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CRIM 104 (315)
Lecture

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Department
Criminology
Course
CRIM 104
Professor
Barry Cartwright
Semester
Spring

Description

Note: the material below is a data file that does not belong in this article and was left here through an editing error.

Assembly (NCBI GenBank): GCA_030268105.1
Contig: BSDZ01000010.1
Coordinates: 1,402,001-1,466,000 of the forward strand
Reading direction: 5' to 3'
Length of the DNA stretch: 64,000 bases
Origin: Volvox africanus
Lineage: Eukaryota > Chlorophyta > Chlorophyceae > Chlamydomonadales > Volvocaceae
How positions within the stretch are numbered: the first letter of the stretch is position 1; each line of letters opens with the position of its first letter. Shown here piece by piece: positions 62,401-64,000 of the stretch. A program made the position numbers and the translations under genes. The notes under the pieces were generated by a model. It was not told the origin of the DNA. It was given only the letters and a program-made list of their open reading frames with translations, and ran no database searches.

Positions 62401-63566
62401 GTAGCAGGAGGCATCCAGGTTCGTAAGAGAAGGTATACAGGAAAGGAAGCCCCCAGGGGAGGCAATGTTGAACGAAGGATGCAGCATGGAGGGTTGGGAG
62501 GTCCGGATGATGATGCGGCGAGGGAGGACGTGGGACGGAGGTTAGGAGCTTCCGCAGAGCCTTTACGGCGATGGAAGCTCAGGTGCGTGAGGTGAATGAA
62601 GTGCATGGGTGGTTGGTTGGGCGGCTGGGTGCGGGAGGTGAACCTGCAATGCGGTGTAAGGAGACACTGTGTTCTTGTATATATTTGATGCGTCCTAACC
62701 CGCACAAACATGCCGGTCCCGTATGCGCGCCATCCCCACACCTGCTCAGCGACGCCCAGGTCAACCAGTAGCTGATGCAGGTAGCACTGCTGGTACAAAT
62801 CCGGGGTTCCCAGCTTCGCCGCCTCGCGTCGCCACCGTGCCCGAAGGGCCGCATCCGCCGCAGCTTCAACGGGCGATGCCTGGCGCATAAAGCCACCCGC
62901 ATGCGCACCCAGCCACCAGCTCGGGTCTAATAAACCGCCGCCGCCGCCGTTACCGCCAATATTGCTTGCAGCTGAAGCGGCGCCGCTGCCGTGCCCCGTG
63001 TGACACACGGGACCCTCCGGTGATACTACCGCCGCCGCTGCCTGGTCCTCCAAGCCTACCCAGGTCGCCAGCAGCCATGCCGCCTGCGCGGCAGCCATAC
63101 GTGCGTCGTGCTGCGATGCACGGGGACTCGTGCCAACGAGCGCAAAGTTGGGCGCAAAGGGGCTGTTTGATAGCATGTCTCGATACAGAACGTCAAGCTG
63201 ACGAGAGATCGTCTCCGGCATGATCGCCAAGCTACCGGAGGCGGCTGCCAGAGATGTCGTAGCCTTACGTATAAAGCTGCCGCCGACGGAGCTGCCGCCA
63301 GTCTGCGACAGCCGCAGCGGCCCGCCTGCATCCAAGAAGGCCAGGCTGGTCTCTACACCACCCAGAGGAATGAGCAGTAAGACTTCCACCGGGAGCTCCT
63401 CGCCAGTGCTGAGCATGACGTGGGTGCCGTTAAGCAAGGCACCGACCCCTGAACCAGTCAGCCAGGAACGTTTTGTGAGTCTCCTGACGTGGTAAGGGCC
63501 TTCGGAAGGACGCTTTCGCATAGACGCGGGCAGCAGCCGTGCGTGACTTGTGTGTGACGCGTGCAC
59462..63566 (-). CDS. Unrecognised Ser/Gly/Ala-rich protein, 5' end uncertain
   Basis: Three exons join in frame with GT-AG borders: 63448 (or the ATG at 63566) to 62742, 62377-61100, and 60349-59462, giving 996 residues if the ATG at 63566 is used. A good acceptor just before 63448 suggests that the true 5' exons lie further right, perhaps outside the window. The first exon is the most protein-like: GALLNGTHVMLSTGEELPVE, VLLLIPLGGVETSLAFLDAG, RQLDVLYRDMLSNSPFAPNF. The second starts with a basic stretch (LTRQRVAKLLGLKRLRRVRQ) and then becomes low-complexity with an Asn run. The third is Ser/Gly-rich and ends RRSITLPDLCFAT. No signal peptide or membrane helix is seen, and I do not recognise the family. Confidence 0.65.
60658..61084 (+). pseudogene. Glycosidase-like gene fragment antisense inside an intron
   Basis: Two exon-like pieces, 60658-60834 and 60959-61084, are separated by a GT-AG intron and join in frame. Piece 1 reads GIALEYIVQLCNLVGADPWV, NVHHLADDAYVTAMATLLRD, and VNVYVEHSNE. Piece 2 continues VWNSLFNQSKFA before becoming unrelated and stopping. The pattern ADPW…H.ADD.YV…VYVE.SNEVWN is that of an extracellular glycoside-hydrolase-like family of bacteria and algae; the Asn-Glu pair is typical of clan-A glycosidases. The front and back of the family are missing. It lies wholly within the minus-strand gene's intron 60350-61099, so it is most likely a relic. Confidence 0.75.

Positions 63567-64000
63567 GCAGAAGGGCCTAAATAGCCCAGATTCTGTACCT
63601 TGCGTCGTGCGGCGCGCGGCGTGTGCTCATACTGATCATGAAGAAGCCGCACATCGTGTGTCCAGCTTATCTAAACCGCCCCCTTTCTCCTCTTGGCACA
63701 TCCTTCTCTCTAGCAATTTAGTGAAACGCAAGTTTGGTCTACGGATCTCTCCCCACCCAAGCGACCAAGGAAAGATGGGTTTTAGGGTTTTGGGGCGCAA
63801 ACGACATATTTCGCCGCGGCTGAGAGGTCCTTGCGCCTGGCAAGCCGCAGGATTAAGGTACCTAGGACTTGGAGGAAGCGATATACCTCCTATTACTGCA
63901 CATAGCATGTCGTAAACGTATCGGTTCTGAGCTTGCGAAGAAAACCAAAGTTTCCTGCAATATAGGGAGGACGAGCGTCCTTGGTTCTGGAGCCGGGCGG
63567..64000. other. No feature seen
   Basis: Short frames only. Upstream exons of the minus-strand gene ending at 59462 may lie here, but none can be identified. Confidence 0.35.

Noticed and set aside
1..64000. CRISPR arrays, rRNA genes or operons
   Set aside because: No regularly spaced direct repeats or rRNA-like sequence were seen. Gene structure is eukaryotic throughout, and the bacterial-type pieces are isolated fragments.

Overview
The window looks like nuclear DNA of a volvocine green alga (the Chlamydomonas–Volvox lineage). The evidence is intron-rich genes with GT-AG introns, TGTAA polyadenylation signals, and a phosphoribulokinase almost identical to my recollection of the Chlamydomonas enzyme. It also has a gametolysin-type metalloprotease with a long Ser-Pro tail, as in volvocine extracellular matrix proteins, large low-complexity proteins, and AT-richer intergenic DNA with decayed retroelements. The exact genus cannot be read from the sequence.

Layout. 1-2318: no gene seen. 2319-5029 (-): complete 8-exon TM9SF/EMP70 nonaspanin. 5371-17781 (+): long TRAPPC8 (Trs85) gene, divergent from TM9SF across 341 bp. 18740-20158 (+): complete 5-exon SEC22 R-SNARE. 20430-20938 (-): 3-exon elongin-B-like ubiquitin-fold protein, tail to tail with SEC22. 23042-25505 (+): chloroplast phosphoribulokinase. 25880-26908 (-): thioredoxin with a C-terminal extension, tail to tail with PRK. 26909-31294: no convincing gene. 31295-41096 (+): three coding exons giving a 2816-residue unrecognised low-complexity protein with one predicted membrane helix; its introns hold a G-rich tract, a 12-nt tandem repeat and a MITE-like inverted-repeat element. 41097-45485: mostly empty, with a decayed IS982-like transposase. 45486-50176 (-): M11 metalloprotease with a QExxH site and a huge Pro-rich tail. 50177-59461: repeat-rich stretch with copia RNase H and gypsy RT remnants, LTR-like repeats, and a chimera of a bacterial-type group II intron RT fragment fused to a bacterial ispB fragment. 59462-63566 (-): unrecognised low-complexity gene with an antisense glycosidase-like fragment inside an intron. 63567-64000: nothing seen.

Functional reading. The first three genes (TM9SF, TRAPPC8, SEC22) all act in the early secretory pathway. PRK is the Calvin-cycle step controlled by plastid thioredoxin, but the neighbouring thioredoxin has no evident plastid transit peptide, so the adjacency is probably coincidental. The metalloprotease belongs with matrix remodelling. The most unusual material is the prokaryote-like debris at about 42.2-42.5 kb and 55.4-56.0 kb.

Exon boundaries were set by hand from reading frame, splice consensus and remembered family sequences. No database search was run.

WHAT IS SOCIOLOGY? The study of the development, structure, and functioning of human society. AN EXPANDED DEFINITION • SOCIOLOGY IS THE STUDY OF: • Social relations- way that individuals and groups relate to each other (governed or controlled by law and by the criminal justice system • Social forces- shape our political system, our social system, our laws and our criminal justice system • Social conduct- how we behave or conduct ourselves in our social relations AN EXPANDED DEFINITION cont. * Social conventions- norms or expectations – what people expect we will do, some are informal, some formal. * Social constraints- can be formal or informal. Informal constrains rejection, shunning or exclusion). Formal social constraints (laws, the courts, the police the prison system). * Social institutions- (e.g., the criminal justice system) Largely modern creations, designed to constrain those who do not follow social convention IS SOCIOLOGY REALLY A SCIENCE? Involves a respect for logical clarity in the formulation of theories and also involves disciplined empirical investigation Sound methods to test theories SCIENCE, EMPIRICISM & THEORY *theory based course • Science = theuseoflogical s,stematic methods to produce a body of knowledge • Empiricism = factual observation the theory that all knowledge is derived from sense-experience. Stimulated by the rise of experimental science, it developed in the 17th and 18th centuries, expounded in particular by John Locke, George Berkeley, and David Hume. • Theory = explains why things happen; help us make sense out of the facts, through construction of abstract interpretations of empirical situations. THE PROBLEMS WITH SOCIAL “SCIENCE” Humans do not behave the same • Studying humans and social behavior is different than studying atoms, minerals, chemicals or plant life. • Humans may be uncooperative or may consciously alter their behavior when being studied or observed • Human behaviour can be quite complex, so clear-cut cause- effect relationships may be difficult to pin down THE MYTH OF VALUE NEUTRALITY SOCIOLOGY AND CRIMINOLOGY • Sociology and criminology are highly interrelated • Many of the ideas in criminology came from the field of sociology • Until recently, criminology was a sub-discipline of sociology and was usually subsumed under the sociology department THE “ROOTS” OF SOCIOLOGY AND CRIMINOLOGY • Roots of sociology are much the same as the roots of criminology • Both disciplines are quite neand have their origins in The Enlightenment THE ENLIGHTENMENT or the Age of Reason (Great development of science) • Period from 1689 to 1789 (began with English Revolution, ended with French revolution). • Intellectual movement involving philosophers, political reformers social theorists and religious skeptics THE ENLIGHTENMENT cont. • New focus on critical examination of human life, religious beliefs and society • Greater emphasis on reason and science rationality and empiricism • Time of Newton’s discovery of gravity, Rousseau’s book The Social Contract De Montesquieu (1689-1755) • Regarded as the founder of the sociology of knowledge • Studied social facts, social institutions , different types of societies throughout history • Examined how different types of social organization, social class positions and social conditions affect forms of thought and cultural perspectives (Zeitlin, 2001). SAINT-SIMON (1760-1825) • Also widely regarded as one of the founders of sociology • Impressed by Newton’s law of gravity and the scientific method in general – “the power of reason” • Introduced the concept of “positivism”— the application of scientific principles to the study of human phenomenon • Called for a “human science” that would discover the laws of social development THE CLASSICAL SCHOOL OF CRIMINOLOGY • School of thought that emerged from The Enlightenment or Age of Reason • Not really a “school of criminology;” group of philosophers who tried to reform way deviants or criminals were tr
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